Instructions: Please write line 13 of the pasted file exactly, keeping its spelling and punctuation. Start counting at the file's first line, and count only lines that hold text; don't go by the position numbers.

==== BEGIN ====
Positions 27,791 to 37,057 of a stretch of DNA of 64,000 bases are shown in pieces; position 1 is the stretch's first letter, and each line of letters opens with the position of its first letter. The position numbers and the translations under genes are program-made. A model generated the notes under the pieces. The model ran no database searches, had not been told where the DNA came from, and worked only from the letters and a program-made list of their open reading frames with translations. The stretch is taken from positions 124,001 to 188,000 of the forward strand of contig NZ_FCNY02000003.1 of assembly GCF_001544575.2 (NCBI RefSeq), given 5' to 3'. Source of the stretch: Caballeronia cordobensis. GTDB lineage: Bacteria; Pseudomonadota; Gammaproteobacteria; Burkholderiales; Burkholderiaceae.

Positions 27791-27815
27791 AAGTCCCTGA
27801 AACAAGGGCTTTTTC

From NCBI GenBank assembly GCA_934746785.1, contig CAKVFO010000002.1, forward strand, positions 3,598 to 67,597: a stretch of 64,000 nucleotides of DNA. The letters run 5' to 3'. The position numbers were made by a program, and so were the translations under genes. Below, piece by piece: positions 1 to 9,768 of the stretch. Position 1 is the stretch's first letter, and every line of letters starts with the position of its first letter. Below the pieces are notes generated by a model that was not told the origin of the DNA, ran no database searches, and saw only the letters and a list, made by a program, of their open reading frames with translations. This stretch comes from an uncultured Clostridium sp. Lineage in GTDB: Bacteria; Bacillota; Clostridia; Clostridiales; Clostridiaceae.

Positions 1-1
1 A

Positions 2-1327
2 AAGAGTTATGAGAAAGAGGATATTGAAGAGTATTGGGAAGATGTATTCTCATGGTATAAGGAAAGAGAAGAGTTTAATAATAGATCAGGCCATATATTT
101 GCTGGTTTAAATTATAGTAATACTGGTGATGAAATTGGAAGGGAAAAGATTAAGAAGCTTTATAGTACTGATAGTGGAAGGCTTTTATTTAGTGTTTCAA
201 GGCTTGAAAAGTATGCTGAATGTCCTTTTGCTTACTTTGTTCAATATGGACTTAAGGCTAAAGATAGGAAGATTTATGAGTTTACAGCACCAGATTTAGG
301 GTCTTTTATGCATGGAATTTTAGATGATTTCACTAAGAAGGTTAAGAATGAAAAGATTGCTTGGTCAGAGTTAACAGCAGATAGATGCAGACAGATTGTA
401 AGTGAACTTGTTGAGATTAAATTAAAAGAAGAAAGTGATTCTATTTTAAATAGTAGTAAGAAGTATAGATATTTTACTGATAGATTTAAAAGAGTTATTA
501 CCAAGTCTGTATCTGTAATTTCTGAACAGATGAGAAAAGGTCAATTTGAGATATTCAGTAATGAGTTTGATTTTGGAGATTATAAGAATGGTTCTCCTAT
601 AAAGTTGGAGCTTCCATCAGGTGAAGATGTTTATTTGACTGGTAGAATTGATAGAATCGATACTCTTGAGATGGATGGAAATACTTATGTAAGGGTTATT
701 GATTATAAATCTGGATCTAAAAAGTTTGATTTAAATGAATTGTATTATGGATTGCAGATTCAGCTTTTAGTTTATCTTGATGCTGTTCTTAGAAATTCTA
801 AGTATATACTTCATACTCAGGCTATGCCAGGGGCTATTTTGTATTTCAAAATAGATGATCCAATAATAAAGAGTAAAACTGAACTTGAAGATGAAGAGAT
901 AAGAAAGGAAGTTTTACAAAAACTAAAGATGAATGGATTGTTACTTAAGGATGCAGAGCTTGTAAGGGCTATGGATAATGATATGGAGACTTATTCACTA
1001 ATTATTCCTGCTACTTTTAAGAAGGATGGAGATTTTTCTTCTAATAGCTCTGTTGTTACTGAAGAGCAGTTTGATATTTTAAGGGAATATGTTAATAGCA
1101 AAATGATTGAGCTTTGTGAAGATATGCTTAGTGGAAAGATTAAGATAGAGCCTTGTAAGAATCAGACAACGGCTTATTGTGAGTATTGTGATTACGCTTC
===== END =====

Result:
401 AGTGAACTTGTTGAGATTAAATTAAAAGAAGAAAGTGATTCTATTTTAAATAGTAGTAAGAAGTATAGATATTTTACTGATAGATTTAAAAGAGTTATTA